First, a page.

Summary

The Wrong Kind of Woman provides a multi-faceted account centering around change that none of the characters can control.

4-STAR REVIEW: THE WRONG KIND OF WOMAN by Sarah McCraw Crow

The Description

Paperback Publication Date: July 19, 2022

New updated cover!

A powerful exploration of what a woman can be when what she should be is no longer an option

In late 1970, Oliver Desmarais drops dead in his front yard while hanging Christmas lights. In the year that follows, his widow, Virginia, struggles to find her place on the campus of the elite New Hampshire men’s college where Oliver was a professor. While Virginia had always shared her husband’s prejudices against the four outspoken, never-married women on the faculty—dubbed the Gang of Four by their male counterparts—she now finds herself depending on them, even joining their work to bring the women’s movement to Clarendon College.

Soon, though, reports of violent protests across the country reach this sleepy New England town, stirring tensions between the fraternal establishment of Clarendon and those calling for change. As authorities attempt to tamp down “radical elements,” Virginia must decide whether she’s willing to put herself and her family at risk for a cause that had never felt like her own.

Told through alternating perspectives, The Wrong Kind of Woman is an engrossing story about finding the strength to forge new paths, beautifully woven against the rapid changes of the early ’70s.

The Review

When her college professor husband suddenly dies, Virginia Desmaris finds herself trying to find a purpose aside from her identity as a wife. It’s 1970, a time when the country is on the brink of change, especially at Clarendon College. Author Sarah McCraw Crow uses different characters to explore this era in The Wrong Kind of Woman.

Drawn into a group of four women on faculty at the college referred to as the Gang of Four, Virginia begins contemplating her life in a different way. Without change, she will end up like her mother…and not a good version. This epiphany serves as a launch pad for Virginia to consider ways to build a better life for her daughter.

The path to equality isn’t an easy one. The author uses other characters to showcase events of this time period. Seeing the college campus through the eyes of a male student was enlightening. The added perspective from Rebecca, Virginia’s daughter, also helped convey the emotions within the story.

Ultimately, the story focuses on a cast of characters who have lived on the fringe, whether it’s because of being a wife, a young man confused by his sexuality, or a young woman yearning for new experiences. I found the characters enjoyable, but some flashbacks and perspective shifts interrupted the flow.

The Wrong Kind of Woman provides a multi-faceted account centering around change that none of the characters can control.Buy Links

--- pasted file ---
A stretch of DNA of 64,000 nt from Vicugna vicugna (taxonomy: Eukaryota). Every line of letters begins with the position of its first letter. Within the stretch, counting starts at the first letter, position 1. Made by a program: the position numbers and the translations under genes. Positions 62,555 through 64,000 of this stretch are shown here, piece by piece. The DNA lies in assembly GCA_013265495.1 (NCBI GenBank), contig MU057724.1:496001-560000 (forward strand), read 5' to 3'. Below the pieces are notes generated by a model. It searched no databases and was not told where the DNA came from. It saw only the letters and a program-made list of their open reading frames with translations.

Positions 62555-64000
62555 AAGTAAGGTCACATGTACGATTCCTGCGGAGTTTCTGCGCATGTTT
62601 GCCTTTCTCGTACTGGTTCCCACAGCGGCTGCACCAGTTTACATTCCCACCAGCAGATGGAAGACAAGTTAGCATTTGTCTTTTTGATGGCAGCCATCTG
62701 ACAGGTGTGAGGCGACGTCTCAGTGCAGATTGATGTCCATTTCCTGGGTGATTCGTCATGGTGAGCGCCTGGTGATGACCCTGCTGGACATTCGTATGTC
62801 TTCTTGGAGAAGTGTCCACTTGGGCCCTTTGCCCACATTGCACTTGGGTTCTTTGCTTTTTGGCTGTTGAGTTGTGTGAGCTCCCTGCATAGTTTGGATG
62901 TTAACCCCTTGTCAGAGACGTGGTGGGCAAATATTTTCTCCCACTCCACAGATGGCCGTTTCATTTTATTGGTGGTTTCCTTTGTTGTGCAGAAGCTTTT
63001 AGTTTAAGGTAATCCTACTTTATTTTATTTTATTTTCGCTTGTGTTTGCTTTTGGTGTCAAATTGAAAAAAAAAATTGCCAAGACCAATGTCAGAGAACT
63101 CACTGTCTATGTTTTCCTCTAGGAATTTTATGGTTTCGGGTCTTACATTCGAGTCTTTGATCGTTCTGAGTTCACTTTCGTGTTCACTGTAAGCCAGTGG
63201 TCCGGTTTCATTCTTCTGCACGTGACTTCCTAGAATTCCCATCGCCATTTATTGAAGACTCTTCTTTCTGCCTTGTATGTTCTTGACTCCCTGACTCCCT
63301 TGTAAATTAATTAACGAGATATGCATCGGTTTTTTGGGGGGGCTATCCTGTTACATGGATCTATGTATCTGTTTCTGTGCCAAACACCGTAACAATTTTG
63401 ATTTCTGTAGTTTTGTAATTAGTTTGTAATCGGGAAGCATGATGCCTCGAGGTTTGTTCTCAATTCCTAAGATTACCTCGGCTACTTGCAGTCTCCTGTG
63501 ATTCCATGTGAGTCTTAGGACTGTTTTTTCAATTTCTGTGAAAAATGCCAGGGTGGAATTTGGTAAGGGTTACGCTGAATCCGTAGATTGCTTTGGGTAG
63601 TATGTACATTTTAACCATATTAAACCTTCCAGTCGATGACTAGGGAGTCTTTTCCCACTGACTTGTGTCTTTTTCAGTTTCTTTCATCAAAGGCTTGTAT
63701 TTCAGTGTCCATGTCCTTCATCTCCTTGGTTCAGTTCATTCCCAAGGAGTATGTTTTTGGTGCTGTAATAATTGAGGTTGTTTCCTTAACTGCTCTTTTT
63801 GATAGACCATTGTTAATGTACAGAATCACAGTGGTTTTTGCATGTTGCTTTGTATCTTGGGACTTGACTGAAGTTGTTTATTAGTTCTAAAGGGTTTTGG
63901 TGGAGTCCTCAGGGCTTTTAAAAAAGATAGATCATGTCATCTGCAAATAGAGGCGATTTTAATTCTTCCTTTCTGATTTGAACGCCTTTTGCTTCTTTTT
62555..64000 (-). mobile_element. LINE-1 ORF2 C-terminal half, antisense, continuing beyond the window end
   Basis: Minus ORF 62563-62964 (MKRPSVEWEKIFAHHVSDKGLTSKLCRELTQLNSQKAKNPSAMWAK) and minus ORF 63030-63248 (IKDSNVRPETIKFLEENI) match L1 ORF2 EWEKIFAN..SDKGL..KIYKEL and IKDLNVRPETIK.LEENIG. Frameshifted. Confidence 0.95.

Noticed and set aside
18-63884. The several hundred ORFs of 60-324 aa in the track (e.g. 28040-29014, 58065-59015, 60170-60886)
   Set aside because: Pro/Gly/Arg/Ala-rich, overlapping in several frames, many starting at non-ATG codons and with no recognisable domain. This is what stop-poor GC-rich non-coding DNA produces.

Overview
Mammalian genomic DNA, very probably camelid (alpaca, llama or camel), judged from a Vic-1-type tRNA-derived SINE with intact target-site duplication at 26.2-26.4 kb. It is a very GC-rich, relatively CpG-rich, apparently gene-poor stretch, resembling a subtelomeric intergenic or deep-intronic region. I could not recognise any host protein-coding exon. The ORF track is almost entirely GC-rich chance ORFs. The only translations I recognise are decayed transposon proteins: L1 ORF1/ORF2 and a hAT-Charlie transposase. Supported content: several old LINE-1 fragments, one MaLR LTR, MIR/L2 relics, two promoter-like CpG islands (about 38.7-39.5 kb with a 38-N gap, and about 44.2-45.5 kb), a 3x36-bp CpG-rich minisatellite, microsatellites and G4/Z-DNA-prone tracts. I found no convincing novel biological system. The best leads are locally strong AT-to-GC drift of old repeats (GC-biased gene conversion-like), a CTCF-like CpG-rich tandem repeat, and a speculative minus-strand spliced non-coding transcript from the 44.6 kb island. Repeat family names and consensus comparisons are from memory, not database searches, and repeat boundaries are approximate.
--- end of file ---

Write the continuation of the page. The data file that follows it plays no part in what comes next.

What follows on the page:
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About The AuthorSarah McCraw Crow is the author of the novel THE WRONG KIND OF WOMAN (MIRA Books/HarperCollins).

Sarah McCraw Crow grew up in Virginia but has lived most of her adult life in New Hampshire. When it comes to fiction writing (and reading), Sarah is obsessed with women’s lives and the drama of family life. She also loves the Seventies.

Sarah’s a graduate of Dartmouth College, Stanford University, and Vermont College of Fine Arts, and she lives with her family on an old farm in New Hampshire.

The Wrong Kind of Woman is her first novel.

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REVIEW AUTHOR

Amy Wilson
Amy Wilson
My name is Amy W., and I am a book addict. I will never forget the day I came home from junior high school to find my mom waiting for me with one of the Harlequin novels from my stash. As she was gearing up for the "you shouldn't be reading this" lecture, I told her the characters get married in the end. I'm just glad she didn't find the Bertrice Small book hidden in my closet. I have diverse reading tastes, evident by the wide array of genres on my Kindle. As I made the transition to an e-reader, I found myself worrying that something could happen to it. As a result, I am now the proud owner of four Kindles -- all different kinds, but plenty of back-ups! "Fifty Shades of Grey" gets high marks on my favorites list -- not for character development or dialogue (definitely not!), but because it blazed new ground for those of us who believe provocative fiction is more than just an explicit cover. Sylvia Day, Lexie Blake, and Kristin Hannah are some of my favorite authors. Speaking of diverse tastes, I also enjoy Dean Koontz, Iris Johansen, and J.A. Konrath. I’m always ready to discover new-to-me authors, especially when I toss in a palate cleanser that is much different than what I would normally read. Give me something with a well-defined storyline, add some suspense (or spice), and I am a happy reader. Give me a happily ever after, and I am downright giddy.

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4-STAR REVIEW: THE WRONG KIND OF WOMAN by Sarah McCraw CrowThe Wrong Kind of Woman provides a multi-faceted account centering around change that none of the characters can control.